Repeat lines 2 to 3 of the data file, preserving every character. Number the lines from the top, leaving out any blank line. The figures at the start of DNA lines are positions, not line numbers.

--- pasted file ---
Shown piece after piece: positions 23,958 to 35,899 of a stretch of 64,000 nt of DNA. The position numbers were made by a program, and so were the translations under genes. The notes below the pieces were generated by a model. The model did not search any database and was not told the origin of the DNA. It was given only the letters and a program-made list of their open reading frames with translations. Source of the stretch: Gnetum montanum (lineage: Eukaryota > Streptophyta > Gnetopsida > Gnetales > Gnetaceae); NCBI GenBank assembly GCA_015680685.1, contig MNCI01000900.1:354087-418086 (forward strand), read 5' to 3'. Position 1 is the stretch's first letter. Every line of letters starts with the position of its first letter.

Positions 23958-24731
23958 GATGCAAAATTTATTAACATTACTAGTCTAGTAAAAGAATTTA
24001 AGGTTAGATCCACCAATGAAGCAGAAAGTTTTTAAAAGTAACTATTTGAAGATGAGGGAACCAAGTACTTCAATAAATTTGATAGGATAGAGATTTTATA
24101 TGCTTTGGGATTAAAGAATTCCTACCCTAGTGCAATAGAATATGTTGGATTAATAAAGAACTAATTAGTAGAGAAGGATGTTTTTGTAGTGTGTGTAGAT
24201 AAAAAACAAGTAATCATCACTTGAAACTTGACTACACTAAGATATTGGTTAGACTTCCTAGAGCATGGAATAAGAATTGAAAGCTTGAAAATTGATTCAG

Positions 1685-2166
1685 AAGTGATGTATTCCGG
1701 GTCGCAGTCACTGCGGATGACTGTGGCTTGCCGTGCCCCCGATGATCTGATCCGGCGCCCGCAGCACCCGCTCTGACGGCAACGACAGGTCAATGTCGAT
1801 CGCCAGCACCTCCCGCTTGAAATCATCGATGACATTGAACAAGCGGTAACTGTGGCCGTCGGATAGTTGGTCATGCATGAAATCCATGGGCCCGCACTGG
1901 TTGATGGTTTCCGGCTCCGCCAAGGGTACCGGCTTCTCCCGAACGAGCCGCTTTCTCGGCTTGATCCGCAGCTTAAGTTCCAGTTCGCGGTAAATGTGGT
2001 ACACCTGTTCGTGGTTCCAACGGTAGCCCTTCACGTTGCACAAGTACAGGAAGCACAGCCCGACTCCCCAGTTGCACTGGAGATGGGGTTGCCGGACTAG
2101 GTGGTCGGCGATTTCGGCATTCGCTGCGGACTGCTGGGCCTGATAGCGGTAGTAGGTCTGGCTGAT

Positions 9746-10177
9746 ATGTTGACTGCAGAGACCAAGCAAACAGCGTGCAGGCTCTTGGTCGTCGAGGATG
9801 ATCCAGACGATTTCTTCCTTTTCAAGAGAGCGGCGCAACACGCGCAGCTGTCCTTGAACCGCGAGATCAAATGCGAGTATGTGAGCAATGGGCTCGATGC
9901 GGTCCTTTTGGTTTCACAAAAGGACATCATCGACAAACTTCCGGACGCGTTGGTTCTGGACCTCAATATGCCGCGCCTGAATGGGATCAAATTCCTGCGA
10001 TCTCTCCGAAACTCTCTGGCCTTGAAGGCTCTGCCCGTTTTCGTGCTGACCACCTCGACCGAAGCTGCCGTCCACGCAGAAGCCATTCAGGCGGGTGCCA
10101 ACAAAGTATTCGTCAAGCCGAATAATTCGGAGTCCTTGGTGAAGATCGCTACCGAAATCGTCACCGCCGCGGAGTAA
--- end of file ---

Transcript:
Positions 23958-24731
23958 GATGCAAAATTTATTAACATTACTAGTCTAGTAAAAGAATTTA